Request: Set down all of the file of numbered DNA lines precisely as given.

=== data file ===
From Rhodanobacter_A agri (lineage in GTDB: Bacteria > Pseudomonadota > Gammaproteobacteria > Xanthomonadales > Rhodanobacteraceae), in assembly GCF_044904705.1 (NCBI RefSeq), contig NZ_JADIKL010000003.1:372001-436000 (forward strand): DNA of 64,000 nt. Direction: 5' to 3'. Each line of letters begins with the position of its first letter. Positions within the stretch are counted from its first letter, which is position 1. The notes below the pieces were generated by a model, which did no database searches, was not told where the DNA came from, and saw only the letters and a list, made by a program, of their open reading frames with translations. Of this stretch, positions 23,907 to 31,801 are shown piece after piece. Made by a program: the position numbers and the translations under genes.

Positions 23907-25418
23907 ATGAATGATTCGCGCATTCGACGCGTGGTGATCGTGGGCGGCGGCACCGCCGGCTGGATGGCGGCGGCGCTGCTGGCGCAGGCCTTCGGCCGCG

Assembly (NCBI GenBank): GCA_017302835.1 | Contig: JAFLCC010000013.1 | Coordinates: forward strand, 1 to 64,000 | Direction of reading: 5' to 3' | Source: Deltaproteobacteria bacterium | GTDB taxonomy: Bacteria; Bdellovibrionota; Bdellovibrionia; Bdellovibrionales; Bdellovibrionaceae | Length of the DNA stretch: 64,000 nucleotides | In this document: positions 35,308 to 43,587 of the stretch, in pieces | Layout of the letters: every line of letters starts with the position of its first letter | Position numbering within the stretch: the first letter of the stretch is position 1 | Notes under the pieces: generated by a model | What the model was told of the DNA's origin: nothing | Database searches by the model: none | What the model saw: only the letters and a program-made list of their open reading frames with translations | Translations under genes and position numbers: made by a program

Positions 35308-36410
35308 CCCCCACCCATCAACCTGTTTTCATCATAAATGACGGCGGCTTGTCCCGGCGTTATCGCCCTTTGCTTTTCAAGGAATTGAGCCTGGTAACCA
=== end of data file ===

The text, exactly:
From Rhodanobacter_A agri (lineage in GTDB: Bacteria > Pseudomonadota > Gammaproteobacteria > Xanthomonadales > Rhodanobacteraceae), in assembly GCF_044904705.1 (NCBI RefSeq), contig NZ_JADIKL010000003.1:372001-436000 (forward strand): DNA of 64,000 nt. Direction: 5' to 3'. Each line of letters begins with the position of its first letter. Positions within the stretch are counted from its first letter, which is position 1. The notes below the pieces were generated by a model, which did no database searches, was not told where the DNA came from, and saw only the letters and a list, made by a program, of their open reading frames with translations. Of this stretch, positions 23,907 to 31,801 are shown piece after piece. Made by a program: the position numbers and the translations under genes.

Positions 23907-25418
23907 ATGAATGATTCGCGCATTCGACGCGTGGTGATCGTGGGCGGCGGCACCGCCGGCTGGATGGCGGCGGCGCTGCTGGCGCAGGCCTTCGGCCGCG

Assembly (NCBI GenBank): GCA_017302835.1 | Contig: JAFLCC010000013.1 | Coordinates: forward strand, 1 to 64,000 | Direction of reading: 5' to 3' | Source: Deltaproteobacteria bacterium | GTDB taxonomy: Bacteria; Bdellovibrionota; Bdellovibrionia; Bdellovibrionales; Bdellovibrionaceae | Length of the DNA stretch: 64,000 nucleotides | In this document: positions 35,308 to 43,587 of the stretch, in pieces | Layout of the letters: every line of letters starts with the position of its first letter | Position numbering within the stretch: the first letter of the stretch is position 1 | Notes under the pieces: generated by a model | What the model was told of the DNA's origin: nothing | Database searches by the model: none | What the model saw: only the letters and a program-made list of their open reading frames with translations | Translations under genes and position numbers: made by a program

Positions 35308-36410
35308 CCCCCACCCATCAACCTGTTTTCATCATAAATGACGGCGGCTTGTCCCGGCGTTATCGCCCTTTGCTTTTCAAGGAATTGAGCCTGGTAACCA